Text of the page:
In block 560, local contrast values (e.g., edges or absolute values of gradients between adjacent or small groups of pixels) in the blurred image frame are determined. If scene information in the blurred image frame includes contrasting areas that have not been significantly blurred (e.g., high contrast edges in the original scene data), then such features may be identified by a contrast determination process in block 560.
  • [0147]
    For example, local contrast values in the blurred image frame may be calculated, or any other desired type of edge detection process may be applied to identify certain pixels in the blurred image as being part of an area of local contrast. Pixels that are marked in this manner may be considered as containing excessive high spatial frequency scene information that would be interpreted as FPN (e.g., such regions may correspond to portions of the scene that have not been sufficiently blurred). As such, these pixels may be excluded from being used in the further determination of NUC terms. In one embodiment, such contrast detection processing may rely on a threshold that is higher than the expected contrast value associated with FPN (e.g., pixels exhibiting a contrast value higher than the threshold may be considered to be scene information, and those lower than the threshold may be considered to be exhibiting FPN).
  • [0148]
    In one embodiment, the contrast determination of block 560 may be performed on the blurred image frame after row and column FPN terms have been applied to the blurred image frame (e.g., as shown in FIG. 5). In another embodiment, block 560 may be performed prior to block 550 to determine contrast before row and column FPN terms are determined (e.g., to prevent scene based contrast from contributing to the determination of such terms).
  • [0149]
    Following block 560, it is expected that any high spatial frequency content remaining in the blurred image frame may be generally attributed to spatially uncorrelated FPN. In this regard, following block 560, much of the other noise or actual desired scene based information has been removed or excluded from the blurred image frame due to: intentional blurring of the image frame (e.g., by motion or defocusing in blocks 520 through 545), application of row and column FPN terms (block 555), and contrast determination (block 560).
  • [0150]
    Thus, it can be expected that following block 560, any remaining high spatial frequency content (e.g., exhibited as areas of contrast or differences in the blurred image frame) may be attributed to spatially uncorrelated FPN. Accordingly, in block 565, the blurred image frame is high pass filtered. In one embodiment, this may include applying a high pass filter to extract the high spatial frequency content from the blurred image frame. In another embodiment, this may include applying a low pass filter to the blurred image frame and taking a difference between the low pass filtered image frame and the unfiltered blurred image frame to obtain the high spatial frequency content. In accordance with various embodiments of the present disclosure, a high pass filter may be implemented by calculating a mean difference between a sensor signal (e.g., a pixel value) and its neighbors.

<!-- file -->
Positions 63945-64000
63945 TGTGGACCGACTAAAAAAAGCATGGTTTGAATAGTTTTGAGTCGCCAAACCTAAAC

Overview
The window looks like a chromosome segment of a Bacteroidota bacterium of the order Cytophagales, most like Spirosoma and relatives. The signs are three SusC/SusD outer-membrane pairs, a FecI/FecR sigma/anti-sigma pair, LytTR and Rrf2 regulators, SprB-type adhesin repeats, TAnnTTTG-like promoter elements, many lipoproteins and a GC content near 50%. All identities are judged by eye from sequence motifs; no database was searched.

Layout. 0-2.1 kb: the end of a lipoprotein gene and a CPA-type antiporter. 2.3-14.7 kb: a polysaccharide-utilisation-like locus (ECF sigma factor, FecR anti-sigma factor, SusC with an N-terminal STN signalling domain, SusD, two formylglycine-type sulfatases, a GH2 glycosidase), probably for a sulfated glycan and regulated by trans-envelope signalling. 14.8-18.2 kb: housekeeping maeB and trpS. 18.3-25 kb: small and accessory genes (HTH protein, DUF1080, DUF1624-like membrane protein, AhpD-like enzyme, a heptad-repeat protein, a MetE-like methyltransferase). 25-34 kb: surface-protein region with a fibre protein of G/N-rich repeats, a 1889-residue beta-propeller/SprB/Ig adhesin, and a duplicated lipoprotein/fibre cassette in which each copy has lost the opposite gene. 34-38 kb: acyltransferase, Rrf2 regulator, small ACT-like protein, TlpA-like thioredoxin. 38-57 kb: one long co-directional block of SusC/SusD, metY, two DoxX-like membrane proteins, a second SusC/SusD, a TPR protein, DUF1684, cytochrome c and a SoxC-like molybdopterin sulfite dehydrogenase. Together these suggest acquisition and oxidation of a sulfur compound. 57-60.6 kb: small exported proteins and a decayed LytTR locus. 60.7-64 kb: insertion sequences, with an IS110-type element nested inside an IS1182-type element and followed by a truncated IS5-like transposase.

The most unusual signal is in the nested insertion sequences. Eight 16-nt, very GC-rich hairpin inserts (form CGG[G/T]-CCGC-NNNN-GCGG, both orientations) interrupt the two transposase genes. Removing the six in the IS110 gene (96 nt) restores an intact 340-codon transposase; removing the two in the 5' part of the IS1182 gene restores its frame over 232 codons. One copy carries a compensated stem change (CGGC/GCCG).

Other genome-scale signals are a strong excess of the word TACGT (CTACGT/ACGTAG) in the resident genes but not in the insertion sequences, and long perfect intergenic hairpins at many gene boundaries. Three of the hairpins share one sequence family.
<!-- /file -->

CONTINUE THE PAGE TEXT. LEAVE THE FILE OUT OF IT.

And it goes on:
• [0151]
    In block 570, a flat field correction process is performed on the high pass filtered blurred image frame to determine updated NUC terms (e.g., if a NUC process has not previously been performed then the updated NUC terms may be new NUC terms in the first iteration of block 570).
  • [0152]
    For example, FIG. 7 illustrates a flat field correction technique 700 in accordance with an embodiment of the disclosure. In FIG. 7, a NUC term may be determined for each pixel 710 of the blurred image frame using the values of its neighboring pixels 712 to 726. For each pixel 710, several gradients may be determined based on the absolute difference between the values of various adjacent pixels. For example, absolute value differences may be determined between: pixels 712 and 714 (a left to right diagonal gradient), pixels 716 and 718 (a top to bottom vertical gradient), pixels 720 and 722 (a right to left diagonal gradient), and pixels 724 and 726 (a left to right horizontal gradient).
  • [0153]
    These absolute differences may be summed to provide a summed gradient for pixel 710. A weight value may be determined for pixel 710 that is inversely proportional to the summed gradient. This process may be performed for all pixels 710 of the blurred image frame until a weight value is provided for each pixel 710. For areas with low gradients (e.g., areas that are blurry or have low contrast), the weight value will be close to one. Conversely, for areas with high gradients, the weight value will be zero or close to zero. The update to the NUC term as estimated by the high pass filter is multiplied with the weight value.
  • [0154]
    In one embodiment, the risk of introducing scene information into the NUC teens can be further reduced by applying some amount of temporal damping to the NUC term determination process. For example, a temporal damping factor λ between 0 and 1 may be chosen such that the new NUC(NUCNEW) stored is a weighted average of the old NUC term (NUCOLD) and the estimated updated NUC term (NUCUPDATE). In one embodiment, this can be expressed as NUCNEW=λ·NUCOLD+(1−λ)·(NUCOLD+NUCUPDATE).